From an article by Pat Archbold in the National Catholic Register, with my emphases and comments:
Recently there has been a rash of desecration of the Eucharist during communion time. As a result, there have been some calls to restore communion on the tongue. [Do I hear an "Amen!"?]
That is one solution.
A priest in Valencia Spain witnessed a young man during communion take the Eucharist and throw it on the floor. The priest then decided on a course of action that one could properly call old school apologetics of the corporal kind.
The priest slapped the young man across the face and dragged him from the Church and loudly pronounced him a ‘blasphemer.’ [OORAH!]
There are different schools of thought on this. Some will undoubtedly say that the priest should have counseled the young man on exactly what is wrong with what he did. They would say that violence solves nothing.
Another school might suppose that the young man deserved what he got and the swift punishment for his reprehensible actions will serve as a poignant reminder to the young man and to anyone else who might be so foolish to attempt the same.
I have every reason to believe that when I was a young man, if I had desecrated the Eucharist my parents would have held me down while the priest pummeled some repentance into me.
In trying to decide where I fall on the slap/don’t slap spectrum, I recall when I was 16 in an all boys Catholic High School run by the Franciscans. One day I was mouthing off in a very disrespectful way to a teacher during French class. At that time, the Dean of Students, a certain Brother Gabriel, happened to be walking by the open door of the classroom and heard my disrespect.
Without a moment’s hesitation he walked right into the classroom and up to me. He ordered me to stand up whereupon he smacked me right across the face. Twenty four other young men took a deep breath in unison. The dean had my attention and the attention of everyone else in that classroom. He then grabbed me by the ear, apologized to the teacher on my behalf and escorted me to his office.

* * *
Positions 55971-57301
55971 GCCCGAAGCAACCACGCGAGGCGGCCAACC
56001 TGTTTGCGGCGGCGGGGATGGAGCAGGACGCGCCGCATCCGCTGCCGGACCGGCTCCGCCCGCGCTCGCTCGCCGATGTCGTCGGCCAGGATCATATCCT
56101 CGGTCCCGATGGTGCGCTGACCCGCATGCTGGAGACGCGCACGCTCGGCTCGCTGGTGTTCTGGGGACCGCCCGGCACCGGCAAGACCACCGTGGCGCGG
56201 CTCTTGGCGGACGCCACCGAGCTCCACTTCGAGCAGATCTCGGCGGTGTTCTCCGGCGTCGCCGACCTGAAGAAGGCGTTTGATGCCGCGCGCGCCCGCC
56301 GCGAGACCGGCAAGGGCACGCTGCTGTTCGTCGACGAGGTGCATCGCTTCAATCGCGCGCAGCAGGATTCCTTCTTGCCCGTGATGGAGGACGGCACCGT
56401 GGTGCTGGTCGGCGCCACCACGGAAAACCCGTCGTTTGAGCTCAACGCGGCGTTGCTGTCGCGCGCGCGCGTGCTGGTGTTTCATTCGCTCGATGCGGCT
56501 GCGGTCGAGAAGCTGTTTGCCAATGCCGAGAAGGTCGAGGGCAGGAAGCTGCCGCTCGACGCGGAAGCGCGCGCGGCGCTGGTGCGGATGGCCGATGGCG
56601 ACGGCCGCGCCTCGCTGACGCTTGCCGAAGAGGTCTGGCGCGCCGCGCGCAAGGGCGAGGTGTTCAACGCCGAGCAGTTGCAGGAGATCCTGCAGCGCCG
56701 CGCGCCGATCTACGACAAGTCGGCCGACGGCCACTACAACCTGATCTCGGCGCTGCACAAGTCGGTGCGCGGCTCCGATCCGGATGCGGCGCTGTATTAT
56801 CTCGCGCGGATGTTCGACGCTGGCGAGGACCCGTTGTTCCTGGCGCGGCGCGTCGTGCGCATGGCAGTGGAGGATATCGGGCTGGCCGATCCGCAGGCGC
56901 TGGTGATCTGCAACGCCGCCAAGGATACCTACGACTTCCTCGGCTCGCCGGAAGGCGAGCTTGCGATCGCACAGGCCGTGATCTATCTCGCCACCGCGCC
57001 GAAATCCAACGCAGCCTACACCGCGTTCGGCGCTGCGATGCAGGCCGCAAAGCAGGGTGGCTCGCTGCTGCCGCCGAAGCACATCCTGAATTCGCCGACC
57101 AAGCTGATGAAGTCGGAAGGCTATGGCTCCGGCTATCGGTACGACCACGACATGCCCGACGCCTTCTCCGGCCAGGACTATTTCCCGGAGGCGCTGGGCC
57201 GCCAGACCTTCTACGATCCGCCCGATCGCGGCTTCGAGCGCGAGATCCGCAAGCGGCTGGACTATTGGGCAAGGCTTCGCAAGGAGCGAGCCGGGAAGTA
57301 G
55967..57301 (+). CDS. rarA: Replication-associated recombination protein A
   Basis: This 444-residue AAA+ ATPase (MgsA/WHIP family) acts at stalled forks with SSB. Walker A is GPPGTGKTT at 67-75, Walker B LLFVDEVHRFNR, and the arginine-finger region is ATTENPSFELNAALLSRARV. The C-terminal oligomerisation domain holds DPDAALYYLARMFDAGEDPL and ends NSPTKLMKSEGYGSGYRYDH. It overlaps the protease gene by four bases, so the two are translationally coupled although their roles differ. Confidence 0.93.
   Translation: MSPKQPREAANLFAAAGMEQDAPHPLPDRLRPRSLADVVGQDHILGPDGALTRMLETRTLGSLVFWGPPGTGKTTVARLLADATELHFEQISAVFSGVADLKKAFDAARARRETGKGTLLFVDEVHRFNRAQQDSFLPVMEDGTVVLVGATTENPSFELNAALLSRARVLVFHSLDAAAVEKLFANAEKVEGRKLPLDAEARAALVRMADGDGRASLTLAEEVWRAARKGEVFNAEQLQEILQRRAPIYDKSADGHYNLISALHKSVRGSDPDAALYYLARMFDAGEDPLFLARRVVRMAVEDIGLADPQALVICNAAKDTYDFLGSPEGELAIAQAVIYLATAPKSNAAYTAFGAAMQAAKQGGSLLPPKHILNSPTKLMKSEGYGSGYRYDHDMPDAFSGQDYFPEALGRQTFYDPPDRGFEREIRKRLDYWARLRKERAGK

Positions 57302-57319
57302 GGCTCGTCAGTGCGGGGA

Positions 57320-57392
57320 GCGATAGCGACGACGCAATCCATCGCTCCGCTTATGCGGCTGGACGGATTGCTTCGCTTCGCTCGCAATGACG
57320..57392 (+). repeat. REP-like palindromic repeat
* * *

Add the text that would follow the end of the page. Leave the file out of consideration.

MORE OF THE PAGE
He sat me down and stared me down. After what seemed an eternity, he asked me what I had to say for myself. I briefly entertained making some cute remark about whether St. Francis would approve of the Dean’s five-knuckle attention getter but quickly thought better of it since I recently had an epiphany that I no longer lived in a consequence-free world. So I said, “I am sorry, it will never happen again.”
And here is the thing, it never did happen again. When Brother slapped me across the face, the thought of complaining never even crossed my mind because there was one thing I knew for sure. I had it coming. I knew better than to behave in such a way and that slap served as a stinging reminder.
As for me, there is no school like the ol’ school.